Chief-Leader
February 2, 2015 4:00 pm


Mayor: Machete Deal Was Financially Wise But Morally Bankrupt

By MARK TOOR

The guy waving the machete didn’t manage to cut a cop, but the city cut him a $5,000 check to settle a $3-million suit he filed against the city.

To Mayor de Blasio and Police Commissioner William J. Bratton, that was the unkindest cut of all.

Mayor: Wrong Policy

“I think it was wrong,” Mr. de Blasio told reporters. “And I think it’s not the kind of policy we will do anymore. We are going to change the policy.”

He was referring to an unstated but decades-old policy of the city Department of Law that encourages settlements of suits—even nuisance suits—to keep down legal costs. A quick settlement means the city doesn’t have to spend its resources fighting a case. And as many lawyers are fond of saying, once a case gets before a jury, you can’t predict what will happen.

Ruhim Ullah, 24, had threatened the officers with an 18-inch machete in 2010 and was shot in the leg by one of them. He pleaded guilty to menacing police officers.

Mr. Ullah’s lawyer, Scott Cerbin, admitted the shooting may have been justified. But he had argued in court papers that Mr. Ullah dropped the machete before he was shot. The settlement was first reported by the New York Post.

‘Had Mental-Health Issues’

“I opted to withdraw the case or settle for nuisance value because I couldn’t prove the case,” Mr. Cerbin told Newsday. “My client had 

mental-health issues. It was really a business decision for me and the city [to settle].”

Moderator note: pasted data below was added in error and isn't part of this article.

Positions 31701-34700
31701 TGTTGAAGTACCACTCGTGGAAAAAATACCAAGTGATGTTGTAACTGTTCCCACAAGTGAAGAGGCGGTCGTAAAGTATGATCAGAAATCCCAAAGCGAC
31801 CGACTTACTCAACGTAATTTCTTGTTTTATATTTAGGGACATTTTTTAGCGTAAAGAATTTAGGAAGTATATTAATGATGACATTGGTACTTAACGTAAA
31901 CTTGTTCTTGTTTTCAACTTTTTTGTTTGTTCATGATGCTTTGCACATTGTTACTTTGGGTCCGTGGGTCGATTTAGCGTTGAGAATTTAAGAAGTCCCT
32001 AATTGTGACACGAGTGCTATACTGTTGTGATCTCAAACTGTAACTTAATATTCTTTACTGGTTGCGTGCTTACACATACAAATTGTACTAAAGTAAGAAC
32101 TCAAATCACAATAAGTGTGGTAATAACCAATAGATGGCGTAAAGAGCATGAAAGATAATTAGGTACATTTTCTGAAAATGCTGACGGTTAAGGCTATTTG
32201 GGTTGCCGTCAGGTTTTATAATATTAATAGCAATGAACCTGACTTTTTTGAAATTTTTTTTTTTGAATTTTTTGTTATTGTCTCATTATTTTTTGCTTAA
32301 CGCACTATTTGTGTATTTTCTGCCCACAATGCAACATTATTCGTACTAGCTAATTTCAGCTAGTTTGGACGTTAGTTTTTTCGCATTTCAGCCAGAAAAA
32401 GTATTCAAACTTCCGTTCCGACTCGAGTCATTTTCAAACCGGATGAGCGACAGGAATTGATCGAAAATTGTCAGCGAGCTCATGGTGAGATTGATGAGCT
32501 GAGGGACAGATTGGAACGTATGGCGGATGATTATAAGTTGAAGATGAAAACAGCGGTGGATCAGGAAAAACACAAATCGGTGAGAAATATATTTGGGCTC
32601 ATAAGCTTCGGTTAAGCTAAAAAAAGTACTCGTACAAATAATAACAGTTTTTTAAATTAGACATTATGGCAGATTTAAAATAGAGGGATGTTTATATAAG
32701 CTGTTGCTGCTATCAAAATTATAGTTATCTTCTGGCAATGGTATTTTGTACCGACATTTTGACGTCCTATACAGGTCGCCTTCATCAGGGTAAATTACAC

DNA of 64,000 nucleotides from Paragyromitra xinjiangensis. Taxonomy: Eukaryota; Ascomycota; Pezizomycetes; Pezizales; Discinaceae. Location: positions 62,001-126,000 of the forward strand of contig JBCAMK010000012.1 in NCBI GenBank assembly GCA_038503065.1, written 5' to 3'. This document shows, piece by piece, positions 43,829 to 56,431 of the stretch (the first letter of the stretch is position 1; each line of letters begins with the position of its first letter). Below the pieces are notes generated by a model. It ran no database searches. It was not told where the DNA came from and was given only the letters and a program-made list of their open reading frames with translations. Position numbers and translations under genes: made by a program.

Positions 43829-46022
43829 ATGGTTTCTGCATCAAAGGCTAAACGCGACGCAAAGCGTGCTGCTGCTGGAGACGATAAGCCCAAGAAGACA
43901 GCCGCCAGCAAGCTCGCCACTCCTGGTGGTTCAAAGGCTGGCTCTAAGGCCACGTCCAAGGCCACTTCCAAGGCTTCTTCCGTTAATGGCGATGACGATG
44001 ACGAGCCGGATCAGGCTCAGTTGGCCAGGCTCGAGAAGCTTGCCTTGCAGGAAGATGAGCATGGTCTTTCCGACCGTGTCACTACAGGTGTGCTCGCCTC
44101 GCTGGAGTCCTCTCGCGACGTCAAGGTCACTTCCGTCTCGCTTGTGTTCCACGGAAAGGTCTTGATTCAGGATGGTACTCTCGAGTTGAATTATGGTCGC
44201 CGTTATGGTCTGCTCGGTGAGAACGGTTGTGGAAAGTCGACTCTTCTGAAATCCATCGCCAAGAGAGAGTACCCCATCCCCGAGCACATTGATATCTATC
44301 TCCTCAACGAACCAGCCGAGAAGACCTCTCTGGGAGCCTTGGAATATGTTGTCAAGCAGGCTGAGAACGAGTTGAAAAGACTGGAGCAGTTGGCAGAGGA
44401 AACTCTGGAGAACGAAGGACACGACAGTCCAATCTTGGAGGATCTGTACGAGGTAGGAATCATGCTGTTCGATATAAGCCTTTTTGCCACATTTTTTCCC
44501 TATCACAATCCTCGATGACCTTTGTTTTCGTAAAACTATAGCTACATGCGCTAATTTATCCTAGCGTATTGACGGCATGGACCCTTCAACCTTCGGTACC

“We should stand and fight in these lawsuits,” Mr. de Blasio said. “These are frivolous lawsuits. They’re just an attempt to scam the city for money. They’re not fair to the officers involved. These officers didn’t do anything wrong. The city didn’t do anything wrong. And it’s some ambulance-chasing lawyers trying to make a lot of money.”

The Mayor said he had talked to Corporation Counsel Zachary Carter about cutting back on settlements. “This has gotten crazy, the frivolous lawsuits have gotten out of hand,” he said. “We’d rather stand and fight, even if it costs more money in the short term. In the long term, if it ends the frivolous lawsuits because we beat them time and time again...What happened in this case was wrong and it’s not going to happen again.”

PBA: Bad for Officers

Patrolmen’s Benevolent Association spokesman Al O’Leary blasted the payout. “This is one of the many frivolous lawsuits that the city prefers to settle because it’s cheaper than defending it in court,” he said. “It’s bad for our officers, who often don’t even know that there is a lawsuit.”

“It is outrageous,” Mr. Bratton told reporters. “Our cops work very hard trying to keep this city safe, and if they are not going to be backed up by our city law office, we need to do something about that.”

The Department of Law initially said that the settlement was “in the city’s best interests.” A spokesman said Jan. 30 that he had no update since Mr. de Blasio talked to Mr. Carter.